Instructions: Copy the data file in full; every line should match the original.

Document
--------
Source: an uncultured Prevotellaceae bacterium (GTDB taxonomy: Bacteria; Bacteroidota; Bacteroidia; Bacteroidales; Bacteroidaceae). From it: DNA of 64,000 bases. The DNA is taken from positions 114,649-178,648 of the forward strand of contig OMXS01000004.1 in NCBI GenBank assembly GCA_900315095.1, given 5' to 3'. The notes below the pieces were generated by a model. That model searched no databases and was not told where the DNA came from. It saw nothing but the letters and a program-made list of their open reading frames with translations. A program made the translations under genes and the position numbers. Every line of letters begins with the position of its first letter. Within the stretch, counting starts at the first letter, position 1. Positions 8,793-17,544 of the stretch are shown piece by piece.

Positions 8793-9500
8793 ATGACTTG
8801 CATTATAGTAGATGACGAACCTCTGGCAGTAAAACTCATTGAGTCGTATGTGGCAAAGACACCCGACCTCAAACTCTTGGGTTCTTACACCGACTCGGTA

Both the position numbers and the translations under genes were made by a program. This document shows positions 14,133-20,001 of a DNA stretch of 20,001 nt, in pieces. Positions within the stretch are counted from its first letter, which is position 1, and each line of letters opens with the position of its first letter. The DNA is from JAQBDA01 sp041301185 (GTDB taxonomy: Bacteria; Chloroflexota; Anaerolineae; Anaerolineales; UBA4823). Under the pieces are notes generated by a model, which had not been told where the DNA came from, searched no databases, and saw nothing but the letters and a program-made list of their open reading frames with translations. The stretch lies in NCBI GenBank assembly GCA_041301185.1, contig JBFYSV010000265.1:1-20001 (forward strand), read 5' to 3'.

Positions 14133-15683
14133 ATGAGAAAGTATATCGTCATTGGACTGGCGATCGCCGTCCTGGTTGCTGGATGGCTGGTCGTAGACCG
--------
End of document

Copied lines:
Source: an uncultured Prevotellaceae bacterium (GTDB taxonomy: Bacteria; Bacteroidota; Bacteroidia; Bacteroidales; Bacteroidaceae). From it: DNA of 64,000 bases. The DNA is taken from positions 114,649-178,648 of the forward strand of contig OMXS01000004.1 in NCBI GenBank assembly GCA_900315095.1, given 5' to 3'. The notes below the pieces were generated by a model. That model searched no databases and was not told where the DNA came from. It saw nothing but the letters and a program-made list of their open reading frames with translations. A program made the translations under genes and the position numbers. Every line of letters begins with the position of its first letter. Within the stretch, counting starts at the first letter, position 1. Positions 8,793-17,544 of the stretch are shown piece by piece.

Positions 8793-9500
8793 ATGACTTG
8801 CATTATAGTAGATGACGAACCTCTGGCAGTAAAACTCATTGAGTCGTATGTGGCAAAGACACCCGACCTCAAACTCTTGGGTTCTTACACCGACTCGGTA

Both the position numbers and the translations under genes were made by a program. This document shows positions 14,133-20,001 of a DNA stretch of 20,001 nt, in pieces. Positions within the stretch are counted from its first letter, which is position 1, and each line of letters opens with the position of its first letter. The DNA is from JAQBDA01 sp041301185 (GTDB taxonomy: Bacteria; Chloroflexota; Anaerolineae; Anaerolineales; UBA4823). Under the pieces are notes generated by a model, which had not been told where the DNA came from, searched no databases, and saw nothing but the letters and a program-made list of their open reading frames with translations. The stretch lies in NCBI GenBank assembly GCA_041301185.1, contig JBFYSV010000265.1:1-20001 (forward strand), read 5' to 3'.

Positions 14133-15683
14133 ATGAGAAAGTATATCGTCATTGGACTGGCGATCGCCGTCCTGGTTGCTGGATGGCTGGTCGTAGACCG